This was renovated in 1545 A.D. by Sher Shah Suri, the first Afghan emperor of India (also known as Sher Khan (Tiger Lord) because he once killed a fully grown tiger with his bare hands and took WWE to a whole new level). This was probably the time when the United States had no idea that Afghanistan had oil, so the Afghanis had the liberty to boss around its neighbours who were still celebrating the discovery of Zero and thinking of themselves as geniuses.

But then, the Hindu king ‘Hemu’ (also known as Vikramaditya. Shouldn’t it be the other way round? Why is the real name smaller and cuter than the nickname?) attacked Sher Shah’s son and became the king in 1556. But just after a few months, one of the greatest Mughal emperors, Akbar defeated Hemu and to create terror among Hindus, hung his torso outside this fort. WOAH Dude ! I could not bear the smell of a dead rat! You preserved a dead body outside your home? You must be having an eternally stuffed nose!

Now we reach the end of the above road and see this beautifully beautiful, perfectly perfect¬†Qila-i Kuhna Mosque – translated as ‘Old Fort Mosque’. No, I am not making any jokes on the name now.

The backside
The front
The front
The inside - 1
The inside – 1
The inside – 2
The upside
The upside
The view outside
The view outside

Now I’ll show you what is the more tragic than the Hemu’s death and its show off, and at the same time more funnier that Russel Peters. Please welcome the Sher-Mandal. Built by Sher Shah Suri as the “Pleasure Resort”. That man ruled India for 5 years! Less than most democratic parliamentarians do! He built a road from Bengal to Afghanistan and numerous other structures, defeated the mighty Mughals, supported the uprising in Bengal and got time for pleasure! Men were always men. There is more to it. But have a look at it first.

Sher - Mandal
Sher – Mandal
Sher - Mandal
Sher – Mandal

Yes, both the times, the clicking of couples outside the pleasure resort was co-incidental and have no relation with anything – living or dead ūüėõ

So the story goes like this – After the Mughals defeated the Afghans, Emperor Humayun who had earned the title of ‘Insan-i-Kamil’ (Perfect man) with his peaceful personality converted this pleasure resort to a library. One fine day, when he was having some me-time in his library, he heard the¬†Adhan (call for the prayer) and rushed to the staircase. Next – Humayun fell down and broke his crown, there’s no Jill to come tumbling after. And a great emperor died by falling from his staircase. That’s why they say – good guys really get heaven, while bad guys get the girls.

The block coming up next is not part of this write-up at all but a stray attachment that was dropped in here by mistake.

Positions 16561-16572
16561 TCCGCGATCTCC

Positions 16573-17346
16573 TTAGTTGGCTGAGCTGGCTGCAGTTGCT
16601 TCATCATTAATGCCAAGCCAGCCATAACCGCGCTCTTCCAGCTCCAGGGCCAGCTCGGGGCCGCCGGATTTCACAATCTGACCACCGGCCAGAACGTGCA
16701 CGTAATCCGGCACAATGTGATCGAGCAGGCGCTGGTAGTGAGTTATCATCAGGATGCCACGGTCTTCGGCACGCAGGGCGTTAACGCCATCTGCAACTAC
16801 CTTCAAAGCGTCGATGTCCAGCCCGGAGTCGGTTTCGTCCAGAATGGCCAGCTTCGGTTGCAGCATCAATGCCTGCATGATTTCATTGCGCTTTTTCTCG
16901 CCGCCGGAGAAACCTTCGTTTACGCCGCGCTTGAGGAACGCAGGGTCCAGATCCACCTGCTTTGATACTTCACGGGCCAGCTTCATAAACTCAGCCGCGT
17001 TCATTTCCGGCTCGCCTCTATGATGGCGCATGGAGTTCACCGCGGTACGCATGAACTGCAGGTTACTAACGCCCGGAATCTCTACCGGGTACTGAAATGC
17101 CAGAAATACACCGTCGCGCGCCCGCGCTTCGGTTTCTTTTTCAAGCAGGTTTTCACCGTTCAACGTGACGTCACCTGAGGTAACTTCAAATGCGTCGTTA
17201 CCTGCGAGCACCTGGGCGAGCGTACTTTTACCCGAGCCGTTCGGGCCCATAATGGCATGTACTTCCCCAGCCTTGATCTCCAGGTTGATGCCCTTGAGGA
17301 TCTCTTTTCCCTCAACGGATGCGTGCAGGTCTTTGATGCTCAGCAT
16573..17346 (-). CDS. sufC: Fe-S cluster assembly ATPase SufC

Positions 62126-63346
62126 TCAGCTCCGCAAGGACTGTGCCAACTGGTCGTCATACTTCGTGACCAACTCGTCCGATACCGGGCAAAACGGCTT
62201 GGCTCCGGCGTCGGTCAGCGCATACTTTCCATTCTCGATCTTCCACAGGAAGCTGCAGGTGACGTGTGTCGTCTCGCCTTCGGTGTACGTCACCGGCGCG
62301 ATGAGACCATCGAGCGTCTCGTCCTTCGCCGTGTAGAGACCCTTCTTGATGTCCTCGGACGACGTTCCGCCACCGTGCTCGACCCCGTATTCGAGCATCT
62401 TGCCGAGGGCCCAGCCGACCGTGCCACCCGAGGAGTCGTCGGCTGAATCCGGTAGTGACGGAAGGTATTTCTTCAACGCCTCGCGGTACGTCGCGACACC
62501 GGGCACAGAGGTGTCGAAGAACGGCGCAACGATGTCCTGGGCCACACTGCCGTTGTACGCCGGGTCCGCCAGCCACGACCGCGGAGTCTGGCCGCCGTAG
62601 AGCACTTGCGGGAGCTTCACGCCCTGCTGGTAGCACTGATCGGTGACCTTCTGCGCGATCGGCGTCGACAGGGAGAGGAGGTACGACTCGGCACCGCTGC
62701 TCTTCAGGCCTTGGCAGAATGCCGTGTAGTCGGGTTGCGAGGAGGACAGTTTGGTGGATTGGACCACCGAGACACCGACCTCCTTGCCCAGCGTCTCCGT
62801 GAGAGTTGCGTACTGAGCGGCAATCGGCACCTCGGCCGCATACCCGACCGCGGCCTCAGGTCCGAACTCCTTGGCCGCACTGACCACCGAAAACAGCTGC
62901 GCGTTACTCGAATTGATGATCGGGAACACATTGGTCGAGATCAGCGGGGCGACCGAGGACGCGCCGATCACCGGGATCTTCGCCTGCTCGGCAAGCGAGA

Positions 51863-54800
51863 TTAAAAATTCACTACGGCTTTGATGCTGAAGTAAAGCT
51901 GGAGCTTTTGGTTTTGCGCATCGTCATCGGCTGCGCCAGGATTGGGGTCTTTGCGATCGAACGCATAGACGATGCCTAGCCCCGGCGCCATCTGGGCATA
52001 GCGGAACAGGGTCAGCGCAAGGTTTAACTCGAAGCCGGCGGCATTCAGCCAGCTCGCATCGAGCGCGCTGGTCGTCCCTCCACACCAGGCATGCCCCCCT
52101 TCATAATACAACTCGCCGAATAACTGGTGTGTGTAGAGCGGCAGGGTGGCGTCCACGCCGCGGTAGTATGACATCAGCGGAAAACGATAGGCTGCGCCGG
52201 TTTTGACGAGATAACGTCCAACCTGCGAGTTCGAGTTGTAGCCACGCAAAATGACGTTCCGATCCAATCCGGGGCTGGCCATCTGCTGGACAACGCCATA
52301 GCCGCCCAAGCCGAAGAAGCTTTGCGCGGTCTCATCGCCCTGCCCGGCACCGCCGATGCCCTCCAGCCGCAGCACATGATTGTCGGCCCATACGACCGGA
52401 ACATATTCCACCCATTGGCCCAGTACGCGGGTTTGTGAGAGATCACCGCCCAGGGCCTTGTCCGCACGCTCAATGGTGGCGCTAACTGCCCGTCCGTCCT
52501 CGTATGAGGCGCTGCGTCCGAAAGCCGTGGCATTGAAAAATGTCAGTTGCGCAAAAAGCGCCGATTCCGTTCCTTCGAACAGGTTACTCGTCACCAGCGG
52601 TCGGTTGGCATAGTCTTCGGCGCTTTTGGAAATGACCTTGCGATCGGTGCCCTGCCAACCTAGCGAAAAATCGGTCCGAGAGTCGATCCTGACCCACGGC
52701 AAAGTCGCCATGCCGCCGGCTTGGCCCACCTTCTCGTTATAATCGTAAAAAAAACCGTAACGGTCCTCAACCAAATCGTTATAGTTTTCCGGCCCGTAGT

So that’s how I had a great day today talking to these walls and listening to their stories. I hope you too had fun. Please tell me you did because you don’t want to experience what Hemu experienced. (Just kidding).
Thank you for reading my longest post. Leaving you now with some more pictures of this marvelous castle standing through the ages.
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If you liked this, you’d love to read what the lovely Millie Thom¬†has to say about Castles in Wales¬†as this trip was inspired by her wonderful insight into history.

The misunderstood hero


Watching these two images together is like witnessing a paradox. How could the Father of a nation, who spent his life fighting for equality all over the world, an inspiration for numerous world leaders even today, be blamed for one of the biggest evils that resides in India?

Also, there is a huge number of people, that blames Ambedkar and know him as the man who brought the idea of reservations that still prevents deserving candidates to achieve their goals in every sphere of life. So how did this most sought after lawyer, who laid the foundation of independent India by drafting the constitution became the biggest villain of modern India?

To understand this, let me take you 70 years back. India was burning in the fire of struggle for complete independence and all efforts by the British government to negotiate were boycotted by the Congress and thus, by the masses.

One such attempt was the infamous Simon commission which was greeted by Indians as shown here.

It was shown black flags by all the political groups except the small group of Untouchables led by Dr. B. R. Ambedkar, the only Shudra by then who had managed to cross the barrier of primary education, earned a law degree and various doctorates from Columbia University and the London School of Economics. He was skeptical of the government that would form after independence and had understandably feared that the condition of untouchables might remain the same.

Amidst widespread protests and violent attacks on him, he also attended the first round table conference in London to express his concerns and became the biggest villain of the country.


This was the time when the first official meeting happened between the two pillars of Indian struggle at Gandhi’s ashram. There, they agreed to disagree on all the proposals. Ambedkar aggressively called Gandhi’s fight for equality as¬†fake and Gandhi coldly refused Ambedkar’s demand of separate electorate for Harijans (for initial 10 years), though he had earlier agreed to give the same to Muslims, Christians and Sikhs. The meeting ended with the historical statement that Ambedkar gave. He concluded, “I have no homeland”.